by Curtis Edmonds
Genre: NA Fantasy
Release Date: February 20th 2020
Scary Hippopotamus Books
On the battlefield of dreams, the strongest weapons are imagination--and love.
Ashlyn Revere is a bright, determined and resourceful college graduate trying to get a job in publishing. When Ashlyn and her sister Penny are left comatose after an automobile accident, they find themselves in Summervale, a beautiful and perilous realm straight from the pages of fantasy novels--which is ruled by a mysterious Dark Lord.
When Ashlyn discovers that Penny is being held captive, she enlists the help of a talking black rabbit and a scarlet knight to save her sister. She learns that Penny is deep within her own fantasy of Regency romance—and that she sees being in a coma as a way to escape from her daily struggles with cystic fibrosis. Ashlyn tries to rescue her anyway, but a fire-breathing dragon and a real-world seizure complicate her plans.
As Penny recovers from her injuries and leaves Summervale, Ashlyn is rescued by a servant of the Dark Lord who promises to show her just how precarious her own medical situation is. In the real world, Ashlyn’s medical condition has worsened, forcing her doctors to consider risky surgery. Ashlyn rejects an offer from the Dark Lord to remain in Summervale forever, and chooses to raise an army of knights to fight for her freedom and independence.
Penny must face a choice of her own. As Ashlyn hovers between life and death, Penny learns that Ashlyn would be a good match to provide the donor set of lungs that Penny needs to free her from the constraints of cystic fibrosis.
As doctors battle to save Ashlyn’s life, she leads her forces against the Dark Lord in a desperate conflict in the streets of an imaginary Manhattan—while Penny must find the answer to her own destiny in a dying circle of firelight. Can the sisters rescue themselves—and each other?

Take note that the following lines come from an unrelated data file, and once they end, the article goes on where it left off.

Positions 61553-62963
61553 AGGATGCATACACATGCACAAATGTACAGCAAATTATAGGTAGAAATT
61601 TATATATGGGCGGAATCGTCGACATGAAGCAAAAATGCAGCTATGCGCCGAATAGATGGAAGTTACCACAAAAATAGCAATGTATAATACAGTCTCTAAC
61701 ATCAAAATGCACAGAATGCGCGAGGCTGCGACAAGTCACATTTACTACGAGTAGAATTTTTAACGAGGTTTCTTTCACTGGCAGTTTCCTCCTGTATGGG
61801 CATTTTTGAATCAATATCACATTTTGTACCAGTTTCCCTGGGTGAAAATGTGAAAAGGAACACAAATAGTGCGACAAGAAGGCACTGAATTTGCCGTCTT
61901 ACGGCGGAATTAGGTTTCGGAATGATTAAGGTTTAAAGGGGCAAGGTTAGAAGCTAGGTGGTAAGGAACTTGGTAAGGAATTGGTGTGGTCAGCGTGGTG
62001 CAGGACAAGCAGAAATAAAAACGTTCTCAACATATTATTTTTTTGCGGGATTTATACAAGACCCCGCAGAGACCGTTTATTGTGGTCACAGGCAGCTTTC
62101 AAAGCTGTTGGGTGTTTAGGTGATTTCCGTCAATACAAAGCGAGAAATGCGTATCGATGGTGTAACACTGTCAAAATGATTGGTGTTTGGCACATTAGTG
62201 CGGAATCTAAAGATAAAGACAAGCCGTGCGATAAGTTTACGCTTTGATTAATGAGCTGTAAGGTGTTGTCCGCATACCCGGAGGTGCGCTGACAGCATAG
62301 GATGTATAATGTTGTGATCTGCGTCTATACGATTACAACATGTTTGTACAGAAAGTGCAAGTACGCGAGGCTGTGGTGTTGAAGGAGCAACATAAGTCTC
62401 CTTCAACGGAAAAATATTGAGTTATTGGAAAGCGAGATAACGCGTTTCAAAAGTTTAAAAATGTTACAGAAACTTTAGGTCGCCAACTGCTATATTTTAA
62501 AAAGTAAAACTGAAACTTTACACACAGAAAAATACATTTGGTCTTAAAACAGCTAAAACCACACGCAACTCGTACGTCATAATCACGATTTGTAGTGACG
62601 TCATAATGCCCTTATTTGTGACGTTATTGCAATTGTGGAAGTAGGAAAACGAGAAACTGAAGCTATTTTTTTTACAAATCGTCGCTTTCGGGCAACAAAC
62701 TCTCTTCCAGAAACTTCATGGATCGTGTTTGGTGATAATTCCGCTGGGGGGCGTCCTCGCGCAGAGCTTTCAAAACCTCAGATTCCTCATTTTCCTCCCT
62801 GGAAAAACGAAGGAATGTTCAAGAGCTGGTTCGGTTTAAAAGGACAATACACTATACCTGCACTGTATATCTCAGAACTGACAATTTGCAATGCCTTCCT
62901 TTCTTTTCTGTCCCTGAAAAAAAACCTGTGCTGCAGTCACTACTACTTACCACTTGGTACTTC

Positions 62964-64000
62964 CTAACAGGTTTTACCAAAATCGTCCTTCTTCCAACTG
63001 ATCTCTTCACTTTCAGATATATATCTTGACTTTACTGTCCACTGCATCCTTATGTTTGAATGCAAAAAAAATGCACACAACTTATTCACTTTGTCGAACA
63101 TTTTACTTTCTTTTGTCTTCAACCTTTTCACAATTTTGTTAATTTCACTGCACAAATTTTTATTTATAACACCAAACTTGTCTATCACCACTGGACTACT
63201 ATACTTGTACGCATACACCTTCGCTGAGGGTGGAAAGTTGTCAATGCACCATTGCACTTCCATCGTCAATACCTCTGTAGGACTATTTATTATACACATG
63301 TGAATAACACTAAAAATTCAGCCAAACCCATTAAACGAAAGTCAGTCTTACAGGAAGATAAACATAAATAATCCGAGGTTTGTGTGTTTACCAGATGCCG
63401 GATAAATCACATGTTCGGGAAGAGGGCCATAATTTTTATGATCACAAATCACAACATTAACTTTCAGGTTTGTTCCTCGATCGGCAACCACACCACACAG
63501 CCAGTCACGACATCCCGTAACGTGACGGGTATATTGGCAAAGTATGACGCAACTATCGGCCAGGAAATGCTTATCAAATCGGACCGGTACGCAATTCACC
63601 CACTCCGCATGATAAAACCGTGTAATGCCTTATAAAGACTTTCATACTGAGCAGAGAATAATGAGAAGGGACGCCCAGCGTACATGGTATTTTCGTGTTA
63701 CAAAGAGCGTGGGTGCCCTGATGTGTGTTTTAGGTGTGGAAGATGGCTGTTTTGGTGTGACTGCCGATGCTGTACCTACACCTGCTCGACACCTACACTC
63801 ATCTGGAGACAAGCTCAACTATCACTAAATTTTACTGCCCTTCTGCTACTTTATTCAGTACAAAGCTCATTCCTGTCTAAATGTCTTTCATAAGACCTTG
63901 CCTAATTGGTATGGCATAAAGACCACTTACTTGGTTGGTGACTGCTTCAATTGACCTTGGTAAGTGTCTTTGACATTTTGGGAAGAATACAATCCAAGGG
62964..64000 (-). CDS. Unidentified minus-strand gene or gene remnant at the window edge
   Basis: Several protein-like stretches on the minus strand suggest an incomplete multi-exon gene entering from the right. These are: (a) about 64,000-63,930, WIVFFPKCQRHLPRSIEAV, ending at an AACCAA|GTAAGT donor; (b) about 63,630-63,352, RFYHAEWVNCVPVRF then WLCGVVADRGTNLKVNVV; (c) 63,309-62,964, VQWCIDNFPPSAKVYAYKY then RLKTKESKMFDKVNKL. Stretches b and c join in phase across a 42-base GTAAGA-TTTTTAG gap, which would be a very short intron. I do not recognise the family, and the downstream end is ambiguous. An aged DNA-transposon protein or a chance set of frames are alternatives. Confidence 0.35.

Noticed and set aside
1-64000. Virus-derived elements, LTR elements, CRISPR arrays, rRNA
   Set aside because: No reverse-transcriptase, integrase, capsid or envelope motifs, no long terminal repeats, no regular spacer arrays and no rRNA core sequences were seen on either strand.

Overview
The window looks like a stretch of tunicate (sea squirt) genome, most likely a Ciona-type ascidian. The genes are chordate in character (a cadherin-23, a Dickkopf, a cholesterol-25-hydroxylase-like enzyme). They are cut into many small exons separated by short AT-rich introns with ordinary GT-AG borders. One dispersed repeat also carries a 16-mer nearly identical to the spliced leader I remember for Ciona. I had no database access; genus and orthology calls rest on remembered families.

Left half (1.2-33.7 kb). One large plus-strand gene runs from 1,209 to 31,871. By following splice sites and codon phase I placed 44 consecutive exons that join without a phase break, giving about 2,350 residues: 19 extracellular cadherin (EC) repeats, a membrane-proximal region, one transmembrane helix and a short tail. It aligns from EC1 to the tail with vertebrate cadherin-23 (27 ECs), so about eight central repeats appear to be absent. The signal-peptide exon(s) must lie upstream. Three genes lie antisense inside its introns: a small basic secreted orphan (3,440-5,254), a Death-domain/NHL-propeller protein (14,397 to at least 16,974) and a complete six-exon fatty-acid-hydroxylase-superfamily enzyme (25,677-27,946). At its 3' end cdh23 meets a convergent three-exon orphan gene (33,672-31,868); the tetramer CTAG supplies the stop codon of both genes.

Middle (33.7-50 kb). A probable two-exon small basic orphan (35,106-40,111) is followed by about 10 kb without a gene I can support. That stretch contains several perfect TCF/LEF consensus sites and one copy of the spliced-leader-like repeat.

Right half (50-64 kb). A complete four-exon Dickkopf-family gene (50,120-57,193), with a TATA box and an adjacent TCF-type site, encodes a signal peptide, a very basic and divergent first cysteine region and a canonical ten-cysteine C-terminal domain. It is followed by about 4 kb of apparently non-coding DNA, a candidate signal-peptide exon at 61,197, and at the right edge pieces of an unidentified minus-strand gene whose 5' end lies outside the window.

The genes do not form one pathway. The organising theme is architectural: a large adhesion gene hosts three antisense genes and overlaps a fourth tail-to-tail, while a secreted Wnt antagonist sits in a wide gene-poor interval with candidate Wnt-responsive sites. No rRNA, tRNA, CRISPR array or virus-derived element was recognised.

A CIRCLE OF FIRELIGHT blends postmodern fantasy and real-world emotional conflict in a daring tale that will delight adult and young adult readers alike.
What Edmonds does especially well is to sprinkle fantasy and pop-culture references throughout, making the volume accessible even to readers who aren’t genre fans. What results is a charming tale that allows every reader to smile knowingly. A sturdy, well-crafted, and vibrant fantasy. -- Kirkus Reviews
The execution is for the most part charming and clever, with lively dialogue, easy pacing, and fleshed-out protagonists... Edmonds’s novel evokes the magic of portal fantasies while grounding it with emotionally resonant relationships." -- Booklife
“Here” turns out to be a narrow country lane, paved with flagstones. Tall evergreen hedges flank the pathway on either side, trimmed with new-fallen snow. At the end of the lane is an imposing English manor house, its roof half-hidden in snow. A thin plume of black smoke rises from the chimney.
“Your sister is inside,” Nicholas says.
“Wait a minute,” I say. “How do you know she’s in there? There could be anything inside that house. Like, I don’t know, a bear or something.”
“What is in there,” Nicholas says, “is much worse than any bear.”
I feel a cold shiver down my spine that has nothing to do with the arctic weather. “What specifically are we talking about, here,” I say.
“Look at the door.”
I walk up the steps to the porch, keeping an eye out for anything that might decide to burst through the hedge. The front door is black, newly painted and glossy, and the brass knocker is shaped like a mermaid.
“I don’t get it,” I say.
Nicholas hops onto the porch. “Technically, that is not a mermaid. It is a siren.”
I take a deep breath, remembering the sound of the sirens that came to rescue me after the car crash. But that is not what Nicholas is talking about. “The sirens are beautiful women,” I say, “who sing so seductively that they lure sailors to their deaths.”
“Not women, not exclusively, but yes. The siren is likely trying to entice—or seduce—your sister. You will have to use your powers of persuasion to counter whatever he or she is telling her.”
“Great. Thanks. You have my back in right?”
“No, Lady Ashlyn.”
I squat down to put myself on Nicholas’ level. “What are you talking about? You’re my guide, right?”
“I am, and I have guided you here. But I cannot enter the house. I will wait here for you.”
“Look here, Mr. Bunny Rabbit.”
“I thought we agreed not to use that word.”
“Nicholas, you will explain right now what is going on, in words I can understand, or I am going to open that door and throw you to the siren.”
“You would not dare, and even if you did, it would make no difference. I would simply bounce off the door. That house is a part of your sister’s consciousness. I have no place there. The Dark Lord himself could not enter your sister’s plane of existence. Only you can go inside. Only you can rescue your sister. I would help if I could, but I cannot.”
“Great. what do I do? How do I rescue her?”